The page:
Shortly before she was graduated from the University of Georgia, Hunter married a classmate, Walter L. Stovall, the writer son of a chicken-feed manufacturer.[2][15] The couple was first married in March 1963 and then remarried in Detroit, Michigan, on June 8, 1963, because they believed that, since he was white, the first ceremony might be considered invalid as well as criminal, based on laws about interracial marriages in the unidentified state in which they had been married.[16] Once the marriage was revealed, the governor of Georgia called it "a shame and a disgrace", while Georgia's attorney general made public statements about prosecuting the mixed-race couple under Georgia law.[2][15][17] News reports quoted the parents of both bride and groom as being against the marriage for reasons of race.[2] Years later, after the couple's 1972 divorce, Hunter-Gault gave a speech at the university in which she praised Stovall, who, she said, "unhesitatingly jumped into my boat with me. He gave up going to movies because he knew I couldn't get a seat in the segregated theaters. He gave up going to the Varsity because he knew they would not serve me ... We married, despite the uproar we knew it would cause, because we loved each other." Shortly after their marriage, Stovall was quoted as saying, "We are two young people who found ourselves in love and did what we feel is required of people when they are in love and want to spend the rest of their lives together. We got married."[16] The couple had one daughter, Suesan Stovall, a singer (born December 1963).[18]

Following her divorce from Walter Stovall, Hunter married Ronald T. Gault, a black businessman who was then a program officer for the Ford Foundation. Later, he became an investment banker and consultant. They have one son, Chuma Gault, an actor (born 1972).[19] The couple lived in Johannesburg, South Africa, where they also produced wine for a label called Passages.[19][20][21][22] After moving back to the United States, the couple maintained a home in Massachusetts, where they remained active supporters of the arts.[23]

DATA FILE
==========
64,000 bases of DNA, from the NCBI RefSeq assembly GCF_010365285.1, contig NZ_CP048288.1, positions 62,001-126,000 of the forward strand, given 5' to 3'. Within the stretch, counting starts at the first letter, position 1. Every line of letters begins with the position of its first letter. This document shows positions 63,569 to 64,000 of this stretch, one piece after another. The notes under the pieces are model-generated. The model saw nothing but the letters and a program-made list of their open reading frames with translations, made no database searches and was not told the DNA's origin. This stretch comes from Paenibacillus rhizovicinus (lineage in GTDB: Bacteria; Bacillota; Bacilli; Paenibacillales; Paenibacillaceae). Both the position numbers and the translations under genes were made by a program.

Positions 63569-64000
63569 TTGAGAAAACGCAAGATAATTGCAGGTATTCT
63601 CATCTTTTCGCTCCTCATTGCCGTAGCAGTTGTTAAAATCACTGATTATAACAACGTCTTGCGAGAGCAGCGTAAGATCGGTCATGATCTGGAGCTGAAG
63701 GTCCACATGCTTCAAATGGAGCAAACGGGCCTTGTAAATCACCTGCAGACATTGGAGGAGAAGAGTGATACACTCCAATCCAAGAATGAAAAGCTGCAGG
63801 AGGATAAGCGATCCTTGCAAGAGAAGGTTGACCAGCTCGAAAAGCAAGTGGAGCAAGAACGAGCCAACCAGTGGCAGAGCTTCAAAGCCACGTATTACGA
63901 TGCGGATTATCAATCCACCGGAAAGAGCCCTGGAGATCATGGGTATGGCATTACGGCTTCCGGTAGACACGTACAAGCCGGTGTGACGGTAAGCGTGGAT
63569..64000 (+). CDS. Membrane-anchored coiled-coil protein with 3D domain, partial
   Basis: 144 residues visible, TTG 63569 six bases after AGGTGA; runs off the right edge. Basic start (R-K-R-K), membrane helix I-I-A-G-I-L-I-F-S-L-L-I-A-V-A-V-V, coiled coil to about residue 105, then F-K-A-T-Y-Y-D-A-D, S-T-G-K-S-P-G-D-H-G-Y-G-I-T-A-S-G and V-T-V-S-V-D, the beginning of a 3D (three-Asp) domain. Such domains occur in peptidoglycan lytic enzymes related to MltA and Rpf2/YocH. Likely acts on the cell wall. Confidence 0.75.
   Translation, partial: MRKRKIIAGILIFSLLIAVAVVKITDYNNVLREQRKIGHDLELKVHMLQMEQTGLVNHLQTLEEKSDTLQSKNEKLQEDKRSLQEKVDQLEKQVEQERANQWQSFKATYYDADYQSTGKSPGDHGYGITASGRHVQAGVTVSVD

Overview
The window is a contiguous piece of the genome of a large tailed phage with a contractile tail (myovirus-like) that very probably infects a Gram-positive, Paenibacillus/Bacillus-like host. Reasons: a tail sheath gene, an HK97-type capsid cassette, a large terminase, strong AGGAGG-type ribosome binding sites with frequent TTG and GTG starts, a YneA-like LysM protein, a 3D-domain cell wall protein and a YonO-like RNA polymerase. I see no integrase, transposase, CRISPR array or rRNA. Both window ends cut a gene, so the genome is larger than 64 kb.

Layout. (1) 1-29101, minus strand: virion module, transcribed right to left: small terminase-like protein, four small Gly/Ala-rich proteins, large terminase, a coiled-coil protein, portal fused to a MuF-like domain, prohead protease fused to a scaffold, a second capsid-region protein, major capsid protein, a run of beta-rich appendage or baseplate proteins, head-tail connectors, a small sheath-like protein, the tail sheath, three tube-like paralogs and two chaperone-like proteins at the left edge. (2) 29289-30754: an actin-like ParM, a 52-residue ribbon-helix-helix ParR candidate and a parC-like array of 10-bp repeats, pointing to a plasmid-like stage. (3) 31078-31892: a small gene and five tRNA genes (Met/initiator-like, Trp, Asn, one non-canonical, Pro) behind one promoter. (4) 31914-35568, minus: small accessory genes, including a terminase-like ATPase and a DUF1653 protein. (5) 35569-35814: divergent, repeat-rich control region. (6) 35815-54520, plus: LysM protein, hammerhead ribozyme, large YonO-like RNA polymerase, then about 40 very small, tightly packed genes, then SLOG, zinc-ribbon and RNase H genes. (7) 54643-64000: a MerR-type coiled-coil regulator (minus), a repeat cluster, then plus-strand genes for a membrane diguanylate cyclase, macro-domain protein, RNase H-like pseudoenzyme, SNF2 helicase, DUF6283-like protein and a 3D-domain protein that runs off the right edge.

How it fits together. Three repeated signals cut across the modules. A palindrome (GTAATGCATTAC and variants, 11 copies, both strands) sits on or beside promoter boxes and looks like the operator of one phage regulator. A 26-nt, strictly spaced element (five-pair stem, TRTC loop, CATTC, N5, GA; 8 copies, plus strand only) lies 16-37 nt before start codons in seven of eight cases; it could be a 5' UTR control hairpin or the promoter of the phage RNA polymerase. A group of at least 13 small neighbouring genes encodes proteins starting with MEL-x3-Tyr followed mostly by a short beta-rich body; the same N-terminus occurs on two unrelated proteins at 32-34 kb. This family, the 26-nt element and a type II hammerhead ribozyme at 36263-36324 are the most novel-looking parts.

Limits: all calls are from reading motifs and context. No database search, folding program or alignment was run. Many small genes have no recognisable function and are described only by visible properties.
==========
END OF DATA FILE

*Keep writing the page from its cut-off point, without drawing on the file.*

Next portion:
Filmography[edit]

  • Dare to Struggle... Dare to Win (1999)
  • Globalization & Human Rights (1998)
  • Rights & Wrongs: Human Rights Television (1993)

Bibliography[edit]

  • "A Trip to Leverton" The New Yorker (April 24, 1965). A short story-memoir
  • "The Talk of the Town: Notes and Comment" The New Yorker 60/52 (February 11, 1985): 28–29. Talk piece about Darrell Cabey, shot by Bernhard Goetz
  • "Hughes at Columbia, The Talk of the Town: Notes and Comment" The New Yorker (July 27, 2020): 12-13. Republication of her December 30, 1967 Talk piece reporting on a memorial service for Langston Hughes at Columbia University
  • The Schomburg Center guide to black literature : from the eighteenth century to the present. Valade, Roger M., Kasinec, Denise, 1967-, Schomburg Center for Research in Black Culture. Detroit: Gale Research. 1996. ISBN 0-7876-0289-2. OCLC 32924112.CS1 maint: others (link) Page 214-215.

Notes[edit]

  1. ^ "Stovall and McKay Family Papers". University of Georgia. Retrieved September 18, 2015.
  2. ^ a b c d John H. Britton, "Charlayne's Secret Marriage to White Man", Jet, September 19, 1963, pp. 18–25.
  3. ^ Stated on Finding Your Roots, December 12, 2017
  4. ^ a b c d Synnott, Marcia G. (2008). "The African-American Women Most Influential in Desegregating Higher Education". The Journal of Blacks in Higher Education (59): 44–52. ISSN 1077-3711. JSTOR 25073895.
  5. ^ a b c Pratt, Robert A. (December 1, 2002). We Shall Not Be Moved: The Desegregation of the University of Georgia. University of Georgia Press. ISBN 978-0-8203-2632-0.
  6. ^ Pratt, Robert A. (December 1, 2002). We Shall Not Be Moved: The Desegregation of the University of Georgia. University of Georgia Press. ISBN 978-0-8203-2632-0.
  7. ^ Collier-Thomas, Bettye (2001). Sisters in the Struggle : African American Women in the Civil Rights-Black Power Movement. NYU Press.
  8. ^ "Holmes v. Danner, 191 F. Supp. 394 (M.D. Ga. 1961)". Justia Law. Retrieved May 8, 2020.
  9. ^ Nash, Amanda (March 20, 2004). "Charlayne Hunter-Gault (b. 1942)". New Georgia Encyclopedia. Georgia Humanities Council; University of Georgia Press. Retrieved October 10, 2015.
  10. ^ Brian (March 28, 2005). "Charlayne Hunter-Gault Leaves CNN | TVNewser". Mediabistro.com. Retrieved March 1, 2017.
  11. ^ 58th Annual Peabody Awards, May 1999.
  12. ^ "CANDACE AWARD RECIPIENTS 1982-1990, Page 2". National Coalition of 100 Black Women. Archived from the original on March 14, 2003.
  13. ^ "George Foster Peabody Awards Board Members". The Peabody Awards. Retrieved March 1, 2017.
  14. ^ "Board of Trustees". The Carter Center. Retrieved March 1, 2017.
  15. ^ a b Randall Kennedy, Interracial Intimacies (Random House, 2003), p. 100.
  16. ^ a b "Nation: The Image". Time. September 13, 1963.
  17. ^ Art Sears Jr., "Lawyer Asks to Defend Hunter's Mixed Race Marriage in Georgia Court", Jet, September 19, 1963, pp. 26 and 27
  18. ^ Randall Kennedy, Interracial Intimacies (Random House, 2003), pp. 100 and 101.
  19. ^ a b Pope Brock (December 7, 1992). "Charlayne Hunter-Gault". People.com. Retrieved March 1, 2017.
  20. ^ "Whatever Happened to Charlayne Hunter?", Ebony, July 1972, p. 138
  21. ^ "Archived copy". Archived from the original on May 28, 2010. Retrieved 2011-01-08.CS1 maint: archived copy as title (link)
  22. ^ "Charlayne Hunter-Gault - News Anchor, Activist, Civil Rights Activist, Radio Personality, Journalist". Archived from the original on December 11, 2013. Retrieved March 1, 2017.
  23. ^ Search Occupation Category: BusinessMakers. "Ronald T. Gault". The HistoryMakers. Retrieved March 1, 2017.CS1 maint: multiple names: authors list (link)

References[edit]

External links[edit]